The technique of computer drawing practised by both Eames and Pixar involves nets and meshes which caused me to wonder what Yayoi Kusama knew, that others didn’t, with her Infinity Nets way back in the nineteen sixties. A prototype of this kind of computer drawing was done by Paolo Uccello back in the fifteenth century.

Eames’ drawings are not animated, but use the same technology as Pixar with the meshes to produce a sculptural form on the computer screen which can, of course, be printed out on paper and displayed as conventional artworks in a similar way as CAD architectural and engineering drawings.

I was lucky enough to attend an exhibition in Brentford by The London Group that included four of Eames works two were prints of the front and back of a piece of knitting that had been computer generated and two were the front and back of a piece of chain mail that had been computer generated, all four were about a meter square you can read Eames own descriptions of the pieces here.

One of Eames’ more famous quotes is that “a jumper is a drawing that you wear” because the wool is a line and it is sculpted into a piece of fabric.

Going back to our discussion of yesterday do you think a sheep is a woolly jumper or is a sheep a drawing where the dashes haven’t been joined up.

All my love


Dear Cleo 17 05 05

Dear Cleo

I hope you are well and I am looking forward to catching up with you at the weekend. Today I am doing the hard yards with research into M. Borremans, a contemporary Belgian painter.

Michael Borremans

“I try to draw from time to time. But somehow I’m losing interest in it. My sight is getting worse. I never buy paper; I work on found paper that doesn’t look too artistic. I like to work on a piece of paper that has a history that I don’t know.” M. Borremans.

Thinking about Borremans as a creator of art that both creates and denies three dimensions my first thought is of his depiction of the Bunrako puppeteers. In real life the puppeteers have zero dimensionality and are dressed thus so that they melt into the background leaving the puppets to star on the darkened stage. In making them three dimensional figures and the stars of his shows, Borremans induces a strange reality where the priest and the miracle become visible and puppeteer becomes puppet. Borremans says, “Painting is like a stage. Drawing is very different—it doesn’t have the weight of painting. In drawing, you can formulate all kinds of ideas, but in painting there’s a statement. It’s taken more seriously and in a different way. I really wanted to use painting like a stage, like Manet did.”

Figure 1 Black mould The Dance (2015) M. Borremans

In his paintings Borremans invariably has a shallow picture space and he himself said in an interview with Maggie Grey (1)  ‘I tend to leave some canvas visible, either by scraping off paint with a knife, or by using transparent paint, or by leaving some canvas open, I want to make it clear that it’s an illusion.’  This is a way of maintaining the flat two dimensionality of the picture space in what are very three dimensional figures.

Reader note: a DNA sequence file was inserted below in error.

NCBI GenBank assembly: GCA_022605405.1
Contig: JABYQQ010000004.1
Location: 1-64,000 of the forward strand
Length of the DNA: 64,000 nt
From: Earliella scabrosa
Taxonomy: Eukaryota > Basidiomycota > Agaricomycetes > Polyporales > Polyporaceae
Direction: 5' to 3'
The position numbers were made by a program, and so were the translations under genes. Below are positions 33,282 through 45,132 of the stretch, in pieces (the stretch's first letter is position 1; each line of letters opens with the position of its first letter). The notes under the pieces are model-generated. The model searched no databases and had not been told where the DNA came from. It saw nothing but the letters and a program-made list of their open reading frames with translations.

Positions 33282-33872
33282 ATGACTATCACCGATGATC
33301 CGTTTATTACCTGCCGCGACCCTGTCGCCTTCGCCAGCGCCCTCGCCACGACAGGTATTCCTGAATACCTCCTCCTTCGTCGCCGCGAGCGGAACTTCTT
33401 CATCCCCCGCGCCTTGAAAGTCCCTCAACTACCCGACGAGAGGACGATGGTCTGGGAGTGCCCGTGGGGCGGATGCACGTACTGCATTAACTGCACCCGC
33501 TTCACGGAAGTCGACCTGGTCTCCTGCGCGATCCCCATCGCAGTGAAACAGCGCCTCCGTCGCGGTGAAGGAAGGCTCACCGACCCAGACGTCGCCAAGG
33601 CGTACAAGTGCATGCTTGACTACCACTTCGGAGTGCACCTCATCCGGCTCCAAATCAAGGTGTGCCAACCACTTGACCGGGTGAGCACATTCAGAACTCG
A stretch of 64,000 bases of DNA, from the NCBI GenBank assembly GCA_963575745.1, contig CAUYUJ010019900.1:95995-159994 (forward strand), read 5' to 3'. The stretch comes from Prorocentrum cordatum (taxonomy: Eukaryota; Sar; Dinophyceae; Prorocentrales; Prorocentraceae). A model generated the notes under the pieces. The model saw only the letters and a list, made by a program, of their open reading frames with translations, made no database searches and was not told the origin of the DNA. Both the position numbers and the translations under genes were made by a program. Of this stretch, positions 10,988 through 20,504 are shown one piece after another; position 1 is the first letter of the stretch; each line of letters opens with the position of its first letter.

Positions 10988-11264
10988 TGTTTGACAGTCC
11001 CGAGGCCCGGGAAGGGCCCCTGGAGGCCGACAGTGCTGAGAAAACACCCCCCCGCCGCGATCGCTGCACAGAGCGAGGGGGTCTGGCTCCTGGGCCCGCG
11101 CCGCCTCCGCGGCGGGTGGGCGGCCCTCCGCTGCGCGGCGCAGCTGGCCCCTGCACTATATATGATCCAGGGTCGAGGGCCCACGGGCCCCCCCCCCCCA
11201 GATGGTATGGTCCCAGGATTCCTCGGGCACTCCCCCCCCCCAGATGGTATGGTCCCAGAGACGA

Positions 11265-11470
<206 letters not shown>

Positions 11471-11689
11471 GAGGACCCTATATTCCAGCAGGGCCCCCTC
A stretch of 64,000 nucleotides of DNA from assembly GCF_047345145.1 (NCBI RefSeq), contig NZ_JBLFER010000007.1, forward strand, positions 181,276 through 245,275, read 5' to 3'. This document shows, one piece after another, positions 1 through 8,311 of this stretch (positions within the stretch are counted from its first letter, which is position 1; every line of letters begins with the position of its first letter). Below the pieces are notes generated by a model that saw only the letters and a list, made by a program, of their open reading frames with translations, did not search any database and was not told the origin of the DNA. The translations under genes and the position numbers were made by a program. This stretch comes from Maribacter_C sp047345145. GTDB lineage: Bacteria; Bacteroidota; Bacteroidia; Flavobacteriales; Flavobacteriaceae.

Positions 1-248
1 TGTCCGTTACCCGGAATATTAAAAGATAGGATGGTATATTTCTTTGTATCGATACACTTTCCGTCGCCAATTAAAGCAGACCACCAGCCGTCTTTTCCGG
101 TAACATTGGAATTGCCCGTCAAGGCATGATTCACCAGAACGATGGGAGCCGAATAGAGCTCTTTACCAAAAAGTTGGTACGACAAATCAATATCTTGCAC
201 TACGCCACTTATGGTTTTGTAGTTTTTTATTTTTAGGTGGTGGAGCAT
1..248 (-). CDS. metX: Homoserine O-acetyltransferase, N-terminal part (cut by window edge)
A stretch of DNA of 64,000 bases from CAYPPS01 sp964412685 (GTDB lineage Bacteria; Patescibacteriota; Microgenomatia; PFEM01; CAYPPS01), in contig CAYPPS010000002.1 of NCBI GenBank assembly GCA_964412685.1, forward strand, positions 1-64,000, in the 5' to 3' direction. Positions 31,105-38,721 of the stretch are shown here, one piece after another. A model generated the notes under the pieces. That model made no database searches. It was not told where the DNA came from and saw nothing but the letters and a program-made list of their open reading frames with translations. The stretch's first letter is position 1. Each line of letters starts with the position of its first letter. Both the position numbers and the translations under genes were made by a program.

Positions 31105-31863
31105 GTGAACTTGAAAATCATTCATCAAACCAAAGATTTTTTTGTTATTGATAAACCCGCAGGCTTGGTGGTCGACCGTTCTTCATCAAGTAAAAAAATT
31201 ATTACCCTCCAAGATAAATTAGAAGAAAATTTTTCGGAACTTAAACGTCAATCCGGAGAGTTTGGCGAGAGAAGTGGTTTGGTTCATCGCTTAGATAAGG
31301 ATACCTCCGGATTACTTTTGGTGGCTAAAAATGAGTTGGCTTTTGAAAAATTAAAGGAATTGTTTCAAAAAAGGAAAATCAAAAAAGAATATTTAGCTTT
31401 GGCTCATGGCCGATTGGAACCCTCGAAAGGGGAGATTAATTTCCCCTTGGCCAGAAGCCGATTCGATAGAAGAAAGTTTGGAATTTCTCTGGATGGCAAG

Borremans cites Manet, Vermeer and Velasquez as the giants upon whose shoulders he stands and while the connection with Monet are readily apparent in the images of his paintings on the internet I would probably need to see some of his work in the flesh to make the other comparisons.

In his drawings, however, Borremans totally juggles the second and third dimension, the prepatory drawings, which according to Borremans could take up to a year to  complete, have a playfulness that is difficult to describe.

There are two scholarly papers one by Stefan Beys (10) and another by Jennifer Higge (8) describing Borremans process which are well worth reading for their insight into the  painterly process,  but by far the most interesting is the documentary A Knife in the Eye (17) where Borremans discusses his own process.


Well that was quite wordy my dear but I hope you found time to                 watch the video

My love as always

Mickos x

Dear Cleo 17 04 23

Dearest Cleo

I was sorry to have missed you at the weekend but I had booked to go on a study visit in Manchester. I will catch up with you at the weekend and give you the small present I brought back for you.

I went on the train to Manchester which gave me time to catch up on my reading and I did a few sketches on the train.

Figure 1 (17 04 23 01) Inter-city, graphite on A5 cartridge

I used the structure of the train as a compositional device to give the right hand margin to the sketch a la Blackadder and I am consciously trying to emphasise the wirey open feel that my tutor was keen on when viewing my sketchbooks from part 1. When I was on the train it felt quite spacious but I think the sketch reveals a claustrophobic crowded space that feels quite cramped. It is a new thing for me to be thinking of my sketches like this, and perhaps it is a good thing because it is introducing self critical thought earlier into my creative process.

Figure 2 (17 04 23 02) Landscape, graphite on A6 cartridge

This is an experimental sketch out of my head, I am just practicing with using the wax crayons and I am trying to do sketches from memory and invention.

Figure 3 (17 04 23 03) Reading a heavy book, graphite on A5 cartridge

This is my thoughts on Petherbridge on the train on the way to the exhibition, the only comfortable way I have found to read her weighty book, “The Primacy of Drawing” is to do so sitting on the floor. The figures in my head are very slowly becoming more lifelike, it probably won’t be long before I start listening to their voices. In previous times this sketch would have been consigned to the bin but I now think it is necessary to trace the evolution of the figures in my head. I am already beginning to see the difference between the wirey and the scribbley, the wirey people are in the  process of evolving from the scribbly people.

Well that just about covers the journey to the exhibition, tomorrow I will write to you about the exhibition proper and my thoughts and feelings about it. I hope you are looking forward to it with baited breath. Oh I almost forgot, I saw your Aunty Loz at the weekend and she sends her love also.

Love as always